A perfect sphere of flesh creates the lowest possible surface area to volume ratio of the carcass, which could have several associated advantages for the parents. First, it reduces the area to be defended against microbial competitors and hence minimizes the costs of producing antimicrobial exudates, relative to the amount of resources on the carcass. Second, male and female burying beetles typically patrol the carcass surface in search of fly larvae, which compete with beetles for resources on the carcass6,11,12. A rounder carcass may minimise the time spent patrolling the carcass surface, for a given carcass size. Third, to determine their brood size, burying beetles assess carcass volume rather than carcass mass13 and this they might achieve by measuring the time to walk around the carcass (this is how some parasitoids (e.g. Trichogramma spp) assess the size of their hosts to determine clutch size14). A rounder carcass could therefore provide beetles with more accurate information about carcass volume, which could in turn reduce variability in brood size or larval mass. Finally, a spherical carcass nest could be advantageous from the brood’s perspective too because it could slow the rate of carcass desiccation15, making it easier for larvae to feed on the flesh6.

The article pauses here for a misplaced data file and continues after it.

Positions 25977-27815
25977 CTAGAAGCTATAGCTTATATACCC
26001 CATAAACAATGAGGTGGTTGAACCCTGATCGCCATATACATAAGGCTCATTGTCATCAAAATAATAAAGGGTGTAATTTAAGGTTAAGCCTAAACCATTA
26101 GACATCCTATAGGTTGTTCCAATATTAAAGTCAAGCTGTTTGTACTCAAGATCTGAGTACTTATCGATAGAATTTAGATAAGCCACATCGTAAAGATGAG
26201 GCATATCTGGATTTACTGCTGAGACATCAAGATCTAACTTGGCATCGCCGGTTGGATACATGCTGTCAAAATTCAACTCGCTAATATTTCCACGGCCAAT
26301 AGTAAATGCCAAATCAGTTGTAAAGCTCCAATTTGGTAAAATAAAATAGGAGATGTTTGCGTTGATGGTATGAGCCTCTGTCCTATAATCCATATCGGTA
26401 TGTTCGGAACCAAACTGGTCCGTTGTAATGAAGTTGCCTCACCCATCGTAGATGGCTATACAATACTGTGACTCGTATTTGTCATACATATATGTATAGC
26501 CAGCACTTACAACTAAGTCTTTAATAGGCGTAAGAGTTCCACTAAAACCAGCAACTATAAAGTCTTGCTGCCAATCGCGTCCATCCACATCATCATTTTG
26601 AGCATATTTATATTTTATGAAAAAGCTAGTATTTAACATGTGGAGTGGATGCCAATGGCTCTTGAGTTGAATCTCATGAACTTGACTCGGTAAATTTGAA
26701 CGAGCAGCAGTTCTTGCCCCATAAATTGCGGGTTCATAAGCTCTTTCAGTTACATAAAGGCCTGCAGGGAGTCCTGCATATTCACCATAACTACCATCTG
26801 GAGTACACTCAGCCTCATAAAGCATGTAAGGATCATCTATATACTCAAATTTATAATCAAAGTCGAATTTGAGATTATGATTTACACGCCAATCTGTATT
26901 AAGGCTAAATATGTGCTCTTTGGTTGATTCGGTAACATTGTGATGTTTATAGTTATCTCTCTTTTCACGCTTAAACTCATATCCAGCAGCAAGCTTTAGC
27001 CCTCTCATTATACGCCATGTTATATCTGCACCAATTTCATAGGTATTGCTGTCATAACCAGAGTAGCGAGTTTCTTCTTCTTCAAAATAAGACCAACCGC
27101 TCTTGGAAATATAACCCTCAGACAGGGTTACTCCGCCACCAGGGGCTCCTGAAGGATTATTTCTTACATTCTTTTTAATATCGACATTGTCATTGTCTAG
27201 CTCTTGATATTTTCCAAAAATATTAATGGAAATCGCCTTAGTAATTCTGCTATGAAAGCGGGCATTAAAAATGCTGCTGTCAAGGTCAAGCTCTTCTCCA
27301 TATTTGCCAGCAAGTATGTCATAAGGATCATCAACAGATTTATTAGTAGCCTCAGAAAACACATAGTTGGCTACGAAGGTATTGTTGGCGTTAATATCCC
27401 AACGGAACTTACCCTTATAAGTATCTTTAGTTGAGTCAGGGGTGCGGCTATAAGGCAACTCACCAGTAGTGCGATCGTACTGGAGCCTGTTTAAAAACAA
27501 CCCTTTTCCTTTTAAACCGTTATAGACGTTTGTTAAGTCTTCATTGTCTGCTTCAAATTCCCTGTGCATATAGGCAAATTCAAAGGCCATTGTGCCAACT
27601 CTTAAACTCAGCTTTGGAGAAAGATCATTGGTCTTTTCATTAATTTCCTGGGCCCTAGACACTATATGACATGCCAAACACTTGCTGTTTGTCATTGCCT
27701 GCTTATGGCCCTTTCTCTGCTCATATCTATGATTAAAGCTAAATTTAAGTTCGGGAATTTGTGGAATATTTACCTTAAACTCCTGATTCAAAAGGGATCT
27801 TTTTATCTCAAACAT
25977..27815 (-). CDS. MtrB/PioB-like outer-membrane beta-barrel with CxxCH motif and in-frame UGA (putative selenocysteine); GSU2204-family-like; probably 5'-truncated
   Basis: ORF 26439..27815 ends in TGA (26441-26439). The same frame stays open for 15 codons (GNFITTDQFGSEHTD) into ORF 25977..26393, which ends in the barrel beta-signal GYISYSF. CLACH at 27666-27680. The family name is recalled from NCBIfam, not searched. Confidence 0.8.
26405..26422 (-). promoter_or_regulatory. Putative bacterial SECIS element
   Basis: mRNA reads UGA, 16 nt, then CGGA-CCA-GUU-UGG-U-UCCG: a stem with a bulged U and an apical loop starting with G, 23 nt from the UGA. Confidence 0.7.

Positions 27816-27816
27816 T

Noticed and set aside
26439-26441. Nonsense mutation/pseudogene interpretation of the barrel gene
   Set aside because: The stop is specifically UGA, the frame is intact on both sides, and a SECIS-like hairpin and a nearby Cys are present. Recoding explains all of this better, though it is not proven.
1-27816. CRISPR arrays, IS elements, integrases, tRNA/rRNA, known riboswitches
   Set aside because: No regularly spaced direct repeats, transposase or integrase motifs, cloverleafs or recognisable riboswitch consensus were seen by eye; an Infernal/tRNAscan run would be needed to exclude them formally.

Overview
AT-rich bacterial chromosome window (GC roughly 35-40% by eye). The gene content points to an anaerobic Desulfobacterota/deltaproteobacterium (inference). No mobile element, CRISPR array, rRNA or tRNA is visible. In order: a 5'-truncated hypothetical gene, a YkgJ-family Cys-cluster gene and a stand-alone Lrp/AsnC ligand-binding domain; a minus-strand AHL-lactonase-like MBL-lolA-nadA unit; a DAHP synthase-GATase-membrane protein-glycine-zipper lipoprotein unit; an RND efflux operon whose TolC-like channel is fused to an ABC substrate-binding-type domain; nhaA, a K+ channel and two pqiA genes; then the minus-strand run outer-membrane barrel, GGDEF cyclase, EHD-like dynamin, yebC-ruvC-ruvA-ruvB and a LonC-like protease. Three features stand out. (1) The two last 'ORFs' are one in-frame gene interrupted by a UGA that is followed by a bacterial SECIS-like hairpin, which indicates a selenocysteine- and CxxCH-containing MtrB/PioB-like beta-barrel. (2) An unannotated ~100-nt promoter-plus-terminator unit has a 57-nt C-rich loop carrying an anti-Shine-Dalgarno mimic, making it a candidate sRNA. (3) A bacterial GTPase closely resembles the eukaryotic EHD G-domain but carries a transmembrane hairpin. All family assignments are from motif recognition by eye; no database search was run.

The sphericity of the carcass nest is naturally highly variable (personal observation; Fig. 1A). We investigated whether this variation is associated with the potential costs of nest construction, the costs of nest maintenance, and aspects of offspring performance.

Figure 1: Left: Two prepared carcass nests (photographed from above), to illustrate variation in nest roundness.
Figure 1

Right: Diagram illustrating how the pictures were taken.

We had four predictions: (1) larger parents should produce rounder carcass nests because they can more effectively manoeuvre the carcass to roll it up; (2) rounder carcass nests should minimise the costs of nest maintenance10, which in turn should increase residual parental fitness; (3) rounder carcass nests should induce lower variance in clutch size and brood size, because carcass volume can more accurately be estimated by parents; and (4) rounder carcass nests should be associated with greater brood size and larval mass, either because rounder nests dry out more slowly, making it easier for the offspring to consume them, or because they are better defended against microbes.

Methods

General Methods

The beetles used in this experiment came from a laboratory population founded in 2005 and kept in the Department of Zoology, at the University of Cambridge. Field-caught beetles were introduced annually to prevent inbreeding. Individuals were kept in small plastic containers (12 cm × 8 cm × 2 cm) filled with moist soil. We maintained the colony at 20 °C and on a 16:8 light to dark cycle and fed individuals twice per week with minced beef.

Experiment